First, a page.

Wesley Horton
Wesley Horton ()

The Connecticut Bar Association is considering some of the broadest changes to its constitution in more than 65 years. Among the proposals, which will be discussed with the 9,300-plus members of the organization, is whether the current governance structure should be changed.

In a report submitted to CBA President Kimberly Knox at her request, a three-member committee comprised of Wesley Horton, Tom Gugliotti and Ira Bloom laid out the major issues that they feel should be addressed.

Among them, the committee suggested, is whether the CBA should continue its current two-tiered governance structure.

“Should the CBA become unicameral?,” Horton wrote in the report, which was shared with CBA members last week. “If so, should the House of Delegates and Board of Governors be combined? Should a whole new governing body be created? Should there be a Board of Directors within the governing body?”

As it stands, a proposal for any CBA action, such as backing a legislative initiative or taking a position on a Judicial Branch rule change, typically must be approved by the 58 representatives in the CBA House of Delegates. There have been exceptions to that process. For instance, in 2012, when the CBA’s leadership under then-President Barry Hawkins voted to join in lawsuits supporting the Defense of Marriage Act, the involvement was not approved by the full House of Delegates.

The committee members, and Knox, said there was no specific incident or “problem” that prompted the review. Instead, the document and the structure of the organization were due for a look-over. “When Kim became president last summer, she came into my office with the constitution, and said, ‘I can’t read this,’” recalled Horton, who is partners with Knox in the Hartford firm of Horton, Shields & Knox.

Knox said she appointed the constitutional committee to review the CBA constitution for “very simple reasons.”

“To bring further clarity and order to the CBA’s governing document,” she said. “And to address the request of members of the House [of Delegates] and Board [of Governors] to ensure that our governing structure met the needs of the association and its members in the 21st century.”

Knox further explained that the present CBA constitution in use was adopted in 1948, and had been amended 36 times, often creating inconsistencies or redundancies in the language.

The committee’s first task, said Knox, was to reorganize the sections and clarify the language of the constitution “so its provisions could be more easily understood and located.” No substantive changes were made, and the House of Delegates unanimously voted to approve those initial changes in January.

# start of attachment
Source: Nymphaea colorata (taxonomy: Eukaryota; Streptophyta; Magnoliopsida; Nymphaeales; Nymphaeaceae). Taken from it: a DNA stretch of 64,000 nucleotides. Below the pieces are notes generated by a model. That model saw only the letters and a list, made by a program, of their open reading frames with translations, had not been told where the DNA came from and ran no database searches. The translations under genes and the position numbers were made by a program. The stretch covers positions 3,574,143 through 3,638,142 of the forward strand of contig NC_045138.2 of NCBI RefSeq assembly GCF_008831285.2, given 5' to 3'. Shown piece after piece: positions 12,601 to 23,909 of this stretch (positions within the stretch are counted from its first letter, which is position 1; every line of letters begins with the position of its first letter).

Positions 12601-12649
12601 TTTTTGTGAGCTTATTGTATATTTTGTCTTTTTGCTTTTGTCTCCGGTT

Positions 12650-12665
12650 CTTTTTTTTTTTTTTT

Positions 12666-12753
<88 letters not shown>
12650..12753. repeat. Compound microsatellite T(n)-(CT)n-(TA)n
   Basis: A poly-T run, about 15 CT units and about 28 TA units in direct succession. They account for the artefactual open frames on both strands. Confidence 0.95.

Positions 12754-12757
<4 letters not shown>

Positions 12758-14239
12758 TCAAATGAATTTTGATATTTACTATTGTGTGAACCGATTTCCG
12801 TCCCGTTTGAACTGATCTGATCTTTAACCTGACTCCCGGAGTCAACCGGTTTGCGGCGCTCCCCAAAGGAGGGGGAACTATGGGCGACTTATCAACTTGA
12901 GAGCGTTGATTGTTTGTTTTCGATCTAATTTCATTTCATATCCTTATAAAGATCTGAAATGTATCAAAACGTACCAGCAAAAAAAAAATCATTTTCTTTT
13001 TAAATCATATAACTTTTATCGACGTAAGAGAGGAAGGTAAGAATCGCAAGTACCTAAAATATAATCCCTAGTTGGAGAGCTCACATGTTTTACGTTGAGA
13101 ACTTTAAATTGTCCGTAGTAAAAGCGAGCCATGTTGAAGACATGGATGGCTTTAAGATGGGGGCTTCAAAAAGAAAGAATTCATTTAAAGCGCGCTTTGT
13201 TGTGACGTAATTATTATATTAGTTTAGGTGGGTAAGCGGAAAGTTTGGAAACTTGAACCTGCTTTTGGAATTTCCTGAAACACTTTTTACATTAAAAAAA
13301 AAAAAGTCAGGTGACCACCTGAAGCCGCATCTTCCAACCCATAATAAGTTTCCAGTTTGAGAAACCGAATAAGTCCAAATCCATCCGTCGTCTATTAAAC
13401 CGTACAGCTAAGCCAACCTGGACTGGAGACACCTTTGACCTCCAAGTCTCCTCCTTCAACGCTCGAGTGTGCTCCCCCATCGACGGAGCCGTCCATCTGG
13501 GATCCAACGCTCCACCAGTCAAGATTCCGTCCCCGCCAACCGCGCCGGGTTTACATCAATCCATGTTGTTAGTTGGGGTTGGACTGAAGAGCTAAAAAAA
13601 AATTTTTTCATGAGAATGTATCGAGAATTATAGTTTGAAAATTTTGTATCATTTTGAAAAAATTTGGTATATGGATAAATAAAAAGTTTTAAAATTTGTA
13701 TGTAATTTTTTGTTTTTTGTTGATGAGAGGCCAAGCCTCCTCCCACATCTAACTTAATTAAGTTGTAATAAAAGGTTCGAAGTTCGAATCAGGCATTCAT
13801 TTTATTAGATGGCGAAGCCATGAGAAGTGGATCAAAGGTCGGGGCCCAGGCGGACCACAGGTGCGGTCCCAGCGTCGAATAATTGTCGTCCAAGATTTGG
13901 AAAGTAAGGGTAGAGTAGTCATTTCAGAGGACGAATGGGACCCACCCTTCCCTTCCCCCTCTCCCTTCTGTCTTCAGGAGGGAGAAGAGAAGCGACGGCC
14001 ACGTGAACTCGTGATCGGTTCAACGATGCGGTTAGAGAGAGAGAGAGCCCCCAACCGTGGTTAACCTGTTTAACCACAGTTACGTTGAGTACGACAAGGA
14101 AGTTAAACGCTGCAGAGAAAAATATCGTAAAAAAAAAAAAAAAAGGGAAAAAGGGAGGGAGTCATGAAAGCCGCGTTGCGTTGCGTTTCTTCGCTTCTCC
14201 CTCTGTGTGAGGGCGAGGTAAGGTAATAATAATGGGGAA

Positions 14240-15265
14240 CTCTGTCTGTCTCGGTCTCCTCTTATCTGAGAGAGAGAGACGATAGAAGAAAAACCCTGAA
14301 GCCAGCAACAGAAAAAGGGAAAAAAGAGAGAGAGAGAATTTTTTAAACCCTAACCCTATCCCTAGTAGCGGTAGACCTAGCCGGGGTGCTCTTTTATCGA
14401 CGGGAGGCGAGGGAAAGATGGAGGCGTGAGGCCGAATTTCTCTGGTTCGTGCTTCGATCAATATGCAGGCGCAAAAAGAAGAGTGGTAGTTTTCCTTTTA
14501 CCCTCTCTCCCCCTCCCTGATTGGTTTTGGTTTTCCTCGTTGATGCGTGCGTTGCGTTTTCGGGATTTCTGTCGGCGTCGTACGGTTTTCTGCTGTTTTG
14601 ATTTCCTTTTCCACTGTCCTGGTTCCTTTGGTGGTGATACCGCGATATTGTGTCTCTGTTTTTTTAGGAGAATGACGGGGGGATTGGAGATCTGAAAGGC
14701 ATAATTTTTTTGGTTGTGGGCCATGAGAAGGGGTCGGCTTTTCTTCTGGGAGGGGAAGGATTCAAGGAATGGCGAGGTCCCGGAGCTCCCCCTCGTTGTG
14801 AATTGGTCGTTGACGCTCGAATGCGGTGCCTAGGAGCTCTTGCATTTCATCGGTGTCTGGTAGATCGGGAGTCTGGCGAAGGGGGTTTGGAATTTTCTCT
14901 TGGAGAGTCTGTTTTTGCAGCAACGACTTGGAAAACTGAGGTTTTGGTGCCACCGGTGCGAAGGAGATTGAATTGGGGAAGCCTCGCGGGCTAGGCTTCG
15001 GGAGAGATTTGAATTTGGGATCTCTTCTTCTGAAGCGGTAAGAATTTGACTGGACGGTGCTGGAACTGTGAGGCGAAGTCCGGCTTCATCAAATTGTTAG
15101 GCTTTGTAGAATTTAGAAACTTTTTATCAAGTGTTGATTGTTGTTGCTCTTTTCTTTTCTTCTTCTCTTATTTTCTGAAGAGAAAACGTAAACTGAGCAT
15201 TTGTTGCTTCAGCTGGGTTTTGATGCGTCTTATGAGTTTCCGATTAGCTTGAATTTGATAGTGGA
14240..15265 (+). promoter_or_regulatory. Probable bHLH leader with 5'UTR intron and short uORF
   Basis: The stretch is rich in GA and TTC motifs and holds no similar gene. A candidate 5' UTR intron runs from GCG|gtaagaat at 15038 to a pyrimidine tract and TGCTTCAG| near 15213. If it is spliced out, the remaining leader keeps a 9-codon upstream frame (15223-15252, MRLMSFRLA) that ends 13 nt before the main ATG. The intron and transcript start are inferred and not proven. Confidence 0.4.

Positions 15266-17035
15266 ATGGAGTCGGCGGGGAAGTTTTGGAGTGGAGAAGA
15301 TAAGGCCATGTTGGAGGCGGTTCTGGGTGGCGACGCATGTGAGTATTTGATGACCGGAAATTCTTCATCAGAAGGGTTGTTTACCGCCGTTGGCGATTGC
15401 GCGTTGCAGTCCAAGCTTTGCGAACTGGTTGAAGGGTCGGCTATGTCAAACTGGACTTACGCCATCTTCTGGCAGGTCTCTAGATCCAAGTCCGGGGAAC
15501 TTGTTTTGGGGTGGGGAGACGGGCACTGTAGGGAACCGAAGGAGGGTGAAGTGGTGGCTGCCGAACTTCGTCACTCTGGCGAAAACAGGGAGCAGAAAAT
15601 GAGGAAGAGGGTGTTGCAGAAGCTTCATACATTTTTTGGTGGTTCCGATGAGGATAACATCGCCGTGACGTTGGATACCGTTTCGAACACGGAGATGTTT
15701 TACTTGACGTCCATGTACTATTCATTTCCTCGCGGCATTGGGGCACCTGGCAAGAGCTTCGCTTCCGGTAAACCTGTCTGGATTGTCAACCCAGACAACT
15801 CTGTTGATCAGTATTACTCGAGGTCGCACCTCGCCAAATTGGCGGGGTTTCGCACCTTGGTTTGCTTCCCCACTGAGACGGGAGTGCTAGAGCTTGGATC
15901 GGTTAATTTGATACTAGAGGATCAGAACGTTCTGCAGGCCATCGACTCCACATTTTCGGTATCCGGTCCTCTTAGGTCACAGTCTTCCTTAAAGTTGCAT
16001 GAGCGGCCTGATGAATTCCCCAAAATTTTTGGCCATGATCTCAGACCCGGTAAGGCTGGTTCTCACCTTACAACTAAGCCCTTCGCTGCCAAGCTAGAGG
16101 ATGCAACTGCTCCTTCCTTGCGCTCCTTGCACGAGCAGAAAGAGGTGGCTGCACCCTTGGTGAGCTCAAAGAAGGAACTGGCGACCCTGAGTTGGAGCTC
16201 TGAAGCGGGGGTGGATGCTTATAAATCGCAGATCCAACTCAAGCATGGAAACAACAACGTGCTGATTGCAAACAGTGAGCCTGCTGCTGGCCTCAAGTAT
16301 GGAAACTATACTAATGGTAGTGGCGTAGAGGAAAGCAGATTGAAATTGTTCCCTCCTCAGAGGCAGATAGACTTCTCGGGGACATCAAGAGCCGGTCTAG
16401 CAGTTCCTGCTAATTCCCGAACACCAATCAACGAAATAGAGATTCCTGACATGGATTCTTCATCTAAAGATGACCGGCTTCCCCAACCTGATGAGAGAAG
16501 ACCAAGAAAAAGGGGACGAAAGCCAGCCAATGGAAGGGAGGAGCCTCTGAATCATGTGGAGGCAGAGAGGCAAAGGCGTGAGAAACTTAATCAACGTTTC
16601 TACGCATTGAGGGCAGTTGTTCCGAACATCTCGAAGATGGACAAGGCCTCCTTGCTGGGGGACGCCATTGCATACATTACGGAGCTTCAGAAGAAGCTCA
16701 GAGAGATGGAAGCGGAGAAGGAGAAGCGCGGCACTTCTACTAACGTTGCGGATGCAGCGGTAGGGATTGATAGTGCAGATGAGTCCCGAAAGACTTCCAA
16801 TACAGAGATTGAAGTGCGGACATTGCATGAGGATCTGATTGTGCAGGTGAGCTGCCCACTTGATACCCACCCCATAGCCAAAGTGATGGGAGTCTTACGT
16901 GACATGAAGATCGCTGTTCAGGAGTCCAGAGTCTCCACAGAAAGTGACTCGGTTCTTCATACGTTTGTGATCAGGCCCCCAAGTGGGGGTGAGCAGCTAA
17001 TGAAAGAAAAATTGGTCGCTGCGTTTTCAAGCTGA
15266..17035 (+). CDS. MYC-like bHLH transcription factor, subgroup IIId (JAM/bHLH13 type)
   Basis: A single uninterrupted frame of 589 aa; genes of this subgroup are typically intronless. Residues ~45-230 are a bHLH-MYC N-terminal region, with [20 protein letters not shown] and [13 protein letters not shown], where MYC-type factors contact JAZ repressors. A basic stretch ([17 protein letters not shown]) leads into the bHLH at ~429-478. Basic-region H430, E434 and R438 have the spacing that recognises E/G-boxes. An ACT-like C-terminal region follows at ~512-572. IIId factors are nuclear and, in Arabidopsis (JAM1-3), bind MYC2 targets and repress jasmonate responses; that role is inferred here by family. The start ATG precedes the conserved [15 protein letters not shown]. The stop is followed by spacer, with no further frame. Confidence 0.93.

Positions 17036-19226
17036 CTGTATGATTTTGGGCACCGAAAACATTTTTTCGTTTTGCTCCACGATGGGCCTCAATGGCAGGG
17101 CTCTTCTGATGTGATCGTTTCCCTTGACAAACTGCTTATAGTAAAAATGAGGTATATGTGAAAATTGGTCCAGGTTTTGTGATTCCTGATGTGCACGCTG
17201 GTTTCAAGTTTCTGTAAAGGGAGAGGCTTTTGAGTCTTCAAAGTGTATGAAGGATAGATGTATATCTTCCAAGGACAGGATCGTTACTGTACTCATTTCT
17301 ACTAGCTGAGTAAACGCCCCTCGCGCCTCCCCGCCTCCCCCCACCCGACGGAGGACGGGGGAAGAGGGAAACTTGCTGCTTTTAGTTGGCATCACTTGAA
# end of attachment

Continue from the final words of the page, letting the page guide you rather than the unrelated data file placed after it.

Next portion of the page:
The delegates then instructed Horton and the others on the committee to propose amendments that might result in a “restructuring of our government rules,” Knox said.

In addition to considering whether to combine the House of Delegates and 17-member Board of Governors, the report also questions how the composition of the governing body should be determined. Currently, delegates are chosen from 17 geographic regions, from the CBA’s sections and from six of the state’s minority (sometimes called affinity) bar associations. The committee questioned, for example, whether it might be a good idea to set some seats for members of the Young Lawyers Section.

The committee also said the CBA should discuss how often geographic districts should be reconfigured and how affinity representation to the CBA House of Delegates should be characterized. In 2012, the CBA amended its constitution to guarantee seats to affinity bar groups, as long as those groups had a certain percentage of their members who were also CBA members.

One of the committee members, Gugliotti, said the committee and the CBA leadership are committed to having a full discussion of proposed changes with all CBA members. “We’re very proud of the work that we’re doing,” he said. “I think going forward, this will be a full and open process, and we want to get the opinions of the members.”

With that in mind, the CBA created an email address, CBAConstitution@ctbar.org, where members can share concerns with CBA leaders. Those concerns are to be submitted before April 15.

The CBA will also hold an open meeting at CBA headquarters in New Britain on April 30 from 5 p.m. to 8 p.m. “to hear the views of any member who wishes to speak on the subject or present written materials in person,” Knox said.

The committee will compile the views of all those expressed, and report them to the House of Delegates in June. “I expect that further developments will be considered by the House at that time,” Knox said. “But it is likely that the proposed amendments to our constitution will be ready for adoption some time in 2015.”•